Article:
Second question: “What would be your personal assessment of the financial support of the Fund (IMF) over the years to the economic prosperity of developing countries, especially African nations?"

Answer: “The financial assistance from the IMF to Africa has been appropriate. It was mainly targeted at Balance of Payments (BOP) support. What was missing in the reform programs is support for institutional reforms, which largely explain the ineffectiveness of the reform programs, " he pointed out.

On the actual issue of my interview, which was the 40th anniversary celebration of WBS, I requested the Professor to tell me how he came to be associated with that famous University of Witwatersrand of which he is the Director and Head of School of Business Administration. In other words, I wanted him to inform the rest of Africa about some of WBS's achievements over the past 40 years, challenges and the way forward.

Hear him: “I joined with Wits Business School in 2005 as a Professor of Finance and was subsequently appointed Director of the School by the University. The challenges of the School are the attraction and retention of lecturers in the face of uncompetitive salaries in universities. However, the School has produced some of the most successful entrepreneurs and managers in the country. Going forward, the challenge is to grow our presence and relevance in the rest of the African continent, and stay competitive globally. "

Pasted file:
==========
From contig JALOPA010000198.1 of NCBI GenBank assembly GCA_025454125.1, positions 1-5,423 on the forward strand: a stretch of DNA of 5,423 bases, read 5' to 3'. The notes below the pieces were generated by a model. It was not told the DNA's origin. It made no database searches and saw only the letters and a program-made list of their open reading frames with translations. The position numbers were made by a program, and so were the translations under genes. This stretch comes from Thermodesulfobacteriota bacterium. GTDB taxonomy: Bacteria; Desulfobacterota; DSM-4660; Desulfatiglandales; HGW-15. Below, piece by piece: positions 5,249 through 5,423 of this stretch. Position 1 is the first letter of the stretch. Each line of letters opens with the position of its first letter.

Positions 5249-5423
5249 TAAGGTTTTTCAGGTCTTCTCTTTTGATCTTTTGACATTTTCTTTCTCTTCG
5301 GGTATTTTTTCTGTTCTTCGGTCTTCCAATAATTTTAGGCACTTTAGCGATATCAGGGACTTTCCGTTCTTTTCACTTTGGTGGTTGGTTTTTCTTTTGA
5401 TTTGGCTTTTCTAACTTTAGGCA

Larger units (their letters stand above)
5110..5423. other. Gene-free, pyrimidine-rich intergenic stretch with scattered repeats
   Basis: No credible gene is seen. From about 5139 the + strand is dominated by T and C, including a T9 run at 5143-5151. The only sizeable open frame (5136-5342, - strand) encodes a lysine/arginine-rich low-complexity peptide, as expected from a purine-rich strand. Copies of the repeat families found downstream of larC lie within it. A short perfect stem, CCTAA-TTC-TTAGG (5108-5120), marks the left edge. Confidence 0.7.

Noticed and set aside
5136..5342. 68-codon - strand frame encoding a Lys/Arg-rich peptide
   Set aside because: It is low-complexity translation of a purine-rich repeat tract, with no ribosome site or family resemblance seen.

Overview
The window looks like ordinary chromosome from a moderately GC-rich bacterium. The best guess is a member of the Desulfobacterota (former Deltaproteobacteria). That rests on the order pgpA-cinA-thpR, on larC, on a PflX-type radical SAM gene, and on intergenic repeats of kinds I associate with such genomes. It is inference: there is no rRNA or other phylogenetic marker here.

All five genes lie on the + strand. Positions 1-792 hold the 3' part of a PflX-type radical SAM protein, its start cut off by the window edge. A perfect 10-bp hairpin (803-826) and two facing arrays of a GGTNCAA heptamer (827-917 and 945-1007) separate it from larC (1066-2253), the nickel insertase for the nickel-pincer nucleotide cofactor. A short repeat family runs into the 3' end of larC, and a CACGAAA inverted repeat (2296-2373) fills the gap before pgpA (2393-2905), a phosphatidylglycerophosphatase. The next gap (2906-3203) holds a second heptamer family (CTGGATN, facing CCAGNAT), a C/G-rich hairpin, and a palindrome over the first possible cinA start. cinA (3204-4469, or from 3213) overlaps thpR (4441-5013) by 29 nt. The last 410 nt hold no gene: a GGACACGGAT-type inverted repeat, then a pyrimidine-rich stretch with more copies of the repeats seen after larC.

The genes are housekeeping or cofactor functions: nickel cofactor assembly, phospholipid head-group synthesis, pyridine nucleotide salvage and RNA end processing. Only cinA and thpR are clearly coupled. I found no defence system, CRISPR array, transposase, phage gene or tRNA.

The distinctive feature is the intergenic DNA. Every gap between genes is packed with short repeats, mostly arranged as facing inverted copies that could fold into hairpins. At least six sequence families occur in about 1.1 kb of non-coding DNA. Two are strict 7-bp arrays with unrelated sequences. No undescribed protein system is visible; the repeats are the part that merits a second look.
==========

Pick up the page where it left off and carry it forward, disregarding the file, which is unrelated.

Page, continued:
My next question to Prof. Ncube was to find out whether his University has any plans for preparing future African leaders in terms of programs aimed at educating students for effective financial management of the unlimited natural resources of the continent, such as gold, uranium, diamond, oil and so on.

His response was to the point: “The School has launched a program for training future leaders in Africa, the Pan African Leadership Program. The School has various programs in finance and one jointly with Imperial College, UK, for managers in the mining sector. "

The final question I put to the Professor was this: “What is the position of WBS in the scheme of African Universities at the moment and what would the University be doing differently in the next 40 years of its existence?"

Simple answer from Prof. Ncube thus: “In the next forty years the School will become more involved in training leaders and managers in Africa - “Sculpting Global Leaders in Africa. "

If I were to pass any comment on this brief interaction with Professor Ncube through this online interview, I would simply say that this is a man who knows his left from the right. Period!

Mawutodzi K. Abissath is a Ghanaian journalist, writer, poet and blogger. He is Expert Author, author of Kofi Annan the Great - poetry, Friends of Tomorrow-Poems for Young Children and Co-author of Traditional Wisdom in African Proverbs.

He writes from Accra, Ghana